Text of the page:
If you make your investment decisions based on emotion, chances are high that you will make poor choices.
Replacing emotional decisions with logical decisions is easier said than done, especially when your money is at risk. It's a classic head versus heart thought process. Understanding your goals and objectives as well as your tolerance for risk is logical. Choosing your investments based on what you see on cable TV's financial news or an Internet message board is not.
Many studies have shown that investors often undermine a sensible investment strategy by getting caught up in market hype, overacting to news or believing every word of a self-proclaimed investment guru. Usually if it sounds too good to be true, it's probably not true. Making quick investment decisions based on limited information and resources are emotional decisions. The more time and research you devote to those decisions, the more you reduce the chance that emotion is the justification behind them.
A logical investment strategy would certainly include diversification. Logical diversification includes investing in multiple asset classes such as equities, bonds, cash, commodities and real estate. And further diversifying inside those asset classes by sector, market capitalization, credit quality, maturities, foreign and domestic, value and growth, senior and emerging, etc, etc. Paying close attention to your investment diversification should reduce the measurement of risk in your overall portfolio. And also help keep your emotions in check.
Diversification does not guarantee profit or protect against loss in declining markets.
As you diversify you will want to be aware of several different performance measurements. It's easy to be cognizant of the most obvious measurement; it's called the return on your invested assets. But other numbers must also be paid attention to. The volatility measure we most commonly use is standard deviation. If you will remember your old high school statistics class, standard deviation is the measurement from the mean to the positive and negative extreme. The higher the standard deviation in an investment portfolio typically means higher risk.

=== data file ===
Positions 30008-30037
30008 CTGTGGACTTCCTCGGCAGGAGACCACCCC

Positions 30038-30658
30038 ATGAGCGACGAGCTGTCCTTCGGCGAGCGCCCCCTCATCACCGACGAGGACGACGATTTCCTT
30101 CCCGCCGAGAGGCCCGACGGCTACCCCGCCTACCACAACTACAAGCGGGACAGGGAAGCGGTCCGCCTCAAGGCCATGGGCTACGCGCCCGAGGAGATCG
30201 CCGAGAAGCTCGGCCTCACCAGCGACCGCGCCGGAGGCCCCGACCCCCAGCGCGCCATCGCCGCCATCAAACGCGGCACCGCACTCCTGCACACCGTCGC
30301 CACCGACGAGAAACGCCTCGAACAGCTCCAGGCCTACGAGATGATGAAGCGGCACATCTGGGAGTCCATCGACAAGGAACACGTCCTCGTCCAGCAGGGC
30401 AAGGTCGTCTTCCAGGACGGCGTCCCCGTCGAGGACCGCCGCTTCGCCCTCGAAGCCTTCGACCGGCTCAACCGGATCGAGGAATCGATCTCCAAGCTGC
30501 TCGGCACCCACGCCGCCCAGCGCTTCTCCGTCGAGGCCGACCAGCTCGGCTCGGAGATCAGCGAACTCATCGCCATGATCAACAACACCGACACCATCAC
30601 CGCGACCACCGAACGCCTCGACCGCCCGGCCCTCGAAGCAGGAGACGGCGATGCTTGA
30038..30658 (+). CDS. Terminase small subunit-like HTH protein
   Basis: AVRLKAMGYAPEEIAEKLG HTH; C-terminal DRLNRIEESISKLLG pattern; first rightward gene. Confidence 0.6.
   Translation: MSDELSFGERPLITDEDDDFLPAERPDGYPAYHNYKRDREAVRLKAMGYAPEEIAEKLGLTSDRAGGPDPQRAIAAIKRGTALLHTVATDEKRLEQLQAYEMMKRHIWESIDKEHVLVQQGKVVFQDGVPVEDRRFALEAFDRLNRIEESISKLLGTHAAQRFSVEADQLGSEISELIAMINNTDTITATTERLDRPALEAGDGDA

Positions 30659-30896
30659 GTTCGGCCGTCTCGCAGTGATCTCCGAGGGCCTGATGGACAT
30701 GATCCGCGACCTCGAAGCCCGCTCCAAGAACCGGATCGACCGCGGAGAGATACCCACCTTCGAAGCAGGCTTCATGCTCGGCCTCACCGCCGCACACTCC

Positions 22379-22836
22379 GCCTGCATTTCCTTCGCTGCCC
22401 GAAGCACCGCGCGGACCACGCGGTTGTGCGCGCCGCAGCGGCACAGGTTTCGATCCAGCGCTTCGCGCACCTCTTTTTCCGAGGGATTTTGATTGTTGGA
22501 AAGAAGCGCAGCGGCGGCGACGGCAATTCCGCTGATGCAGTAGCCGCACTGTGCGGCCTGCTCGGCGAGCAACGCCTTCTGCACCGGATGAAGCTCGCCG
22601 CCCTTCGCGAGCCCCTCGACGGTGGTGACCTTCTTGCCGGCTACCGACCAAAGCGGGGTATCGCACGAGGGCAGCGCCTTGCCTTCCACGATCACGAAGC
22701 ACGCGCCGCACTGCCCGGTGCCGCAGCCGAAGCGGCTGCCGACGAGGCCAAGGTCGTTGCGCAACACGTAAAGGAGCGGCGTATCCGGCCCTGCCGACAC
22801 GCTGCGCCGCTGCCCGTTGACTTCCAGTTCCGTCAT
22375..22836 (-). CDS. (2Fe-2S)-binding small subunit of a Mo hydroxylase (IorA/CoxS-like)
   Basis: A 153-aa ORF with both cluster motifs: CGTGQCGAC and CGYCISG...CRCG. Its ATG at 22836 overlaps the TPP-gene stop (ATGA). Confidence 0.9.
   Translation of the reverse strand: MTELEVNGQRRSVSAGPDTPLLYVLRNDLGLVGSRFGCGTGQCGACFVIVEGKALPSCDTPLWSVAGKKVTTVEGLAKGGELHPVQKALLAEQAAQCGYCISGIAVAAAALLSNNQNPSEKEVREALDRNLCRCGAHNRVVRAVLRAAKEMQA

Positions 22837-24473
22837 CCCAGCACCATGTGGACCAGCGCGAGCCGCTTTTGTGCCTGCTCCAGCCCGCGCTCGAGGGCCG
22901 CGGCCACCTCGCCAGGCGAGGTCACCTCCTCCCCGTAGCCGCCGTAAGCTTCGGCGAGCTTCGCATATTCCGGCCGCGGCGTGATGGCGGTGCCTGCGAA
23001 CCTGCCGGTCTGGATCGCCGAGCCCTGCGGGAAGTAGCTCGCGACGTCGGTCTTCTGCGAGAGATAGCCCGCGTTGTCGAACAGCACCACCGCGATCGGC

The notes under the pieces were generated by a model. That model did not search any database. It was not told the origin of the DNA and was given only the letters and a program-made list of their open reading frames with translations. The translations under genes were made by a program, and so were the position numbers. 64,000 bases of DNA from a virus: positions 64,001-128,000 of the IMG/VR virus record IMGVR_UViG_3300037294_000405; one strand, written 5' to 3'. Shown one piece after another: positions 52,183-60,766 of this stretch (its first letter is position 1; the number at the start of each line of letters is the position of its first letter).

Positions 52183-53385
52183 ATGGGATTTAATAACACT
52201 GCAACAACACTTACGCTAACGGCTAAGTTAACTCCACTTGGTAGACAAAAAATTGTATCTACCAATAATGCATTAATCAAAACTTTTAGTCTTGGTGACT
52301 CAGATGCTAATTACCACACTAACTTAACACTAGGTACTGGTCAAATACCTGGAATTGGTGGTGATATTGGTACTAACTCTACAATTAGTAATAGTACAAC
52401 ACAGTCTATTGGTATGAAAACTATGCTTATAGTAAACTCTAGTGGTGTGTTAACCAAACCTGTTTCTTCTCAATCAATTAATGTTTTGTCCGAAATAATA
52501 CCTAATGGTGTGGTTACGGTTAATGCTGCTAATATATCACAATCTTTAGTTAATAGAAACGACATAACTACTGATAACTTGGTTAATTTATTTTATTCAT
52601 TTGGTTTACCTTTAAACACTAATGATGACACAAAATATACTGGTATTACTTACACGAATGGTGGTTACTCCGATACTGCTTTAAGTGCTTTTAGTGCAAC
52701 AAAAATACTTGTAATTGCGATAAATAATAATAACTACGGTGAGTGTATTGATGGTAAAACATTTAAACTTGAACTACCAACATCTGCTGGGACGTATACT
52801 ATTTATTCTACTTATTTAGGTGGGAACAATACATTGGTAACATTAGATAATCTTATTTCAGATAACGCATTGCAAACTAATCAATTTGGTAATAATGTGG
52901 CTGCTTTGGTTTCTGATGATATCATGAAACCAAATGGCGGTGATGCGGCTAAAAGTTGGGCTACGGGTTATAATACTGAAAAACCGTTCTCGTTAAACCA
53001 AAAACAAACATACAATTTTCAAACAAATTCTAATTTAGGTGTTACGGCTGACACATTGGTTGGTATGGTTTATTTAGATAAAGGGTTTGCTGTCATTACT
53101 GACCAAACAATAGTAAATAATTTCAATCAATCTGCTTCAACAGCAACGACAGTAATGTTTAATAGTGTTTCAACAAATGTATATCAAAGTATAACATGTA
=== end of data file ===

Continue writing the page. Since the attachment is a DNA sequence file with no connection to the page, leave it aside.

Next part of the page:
A really helpful performance measurement of an investment portfolio is called a Sharpe ratio. Developed by Nobel Laureate Dr. William F. Sharpe to measure risk adjusted performance. I won't bore you with the calculation for a Sharpe Ratio, but the result tells you how much return you are getting for every measurement of risk or standard deviation. The higher the Sharpe Ration means the more risk efficient your portfolio is.
One of my mentors is a gentleman I have never met. His name is Dr. Harry Markowitz, who won the Nobel Memorial Prize in Economic Sciences for his work in Modern Portfolio Theory. His conclusion that earned his Nobel Prize was that if two portfolios had the same expected return, the lowest volatility portfolio would out perform the other. Ultimately your investment success will depend on not just the returns on your invested assets, but also the volatility of those returns.
If your current investment strategy causes you to be euphoric one moment and desperate the next, you may want to consider a change. Think of it as Prozac for your investments.
The key here is to diversify your investments and attempt to reduce the volatility of your portfolio, and monitor your portfolio performance measurements. If you do this, it's my belief that your days as an emotional investor could be reduced.
• William J. Hertzog, CIMA, is first vice president of investments for Wells Fargo Advisors, LLC, in Ahwatukee. Reach him at (602) 952-5133 or www.TheHertzogGroup.com. Wells Fargo Advisors, LLC, member SIPC, is a registered broker-dealer and a separate non-bank affiliate of Wells Fargo & Company. Note: Investment and insurance products are not FDIC insured, not bank guaranteed and may lose value.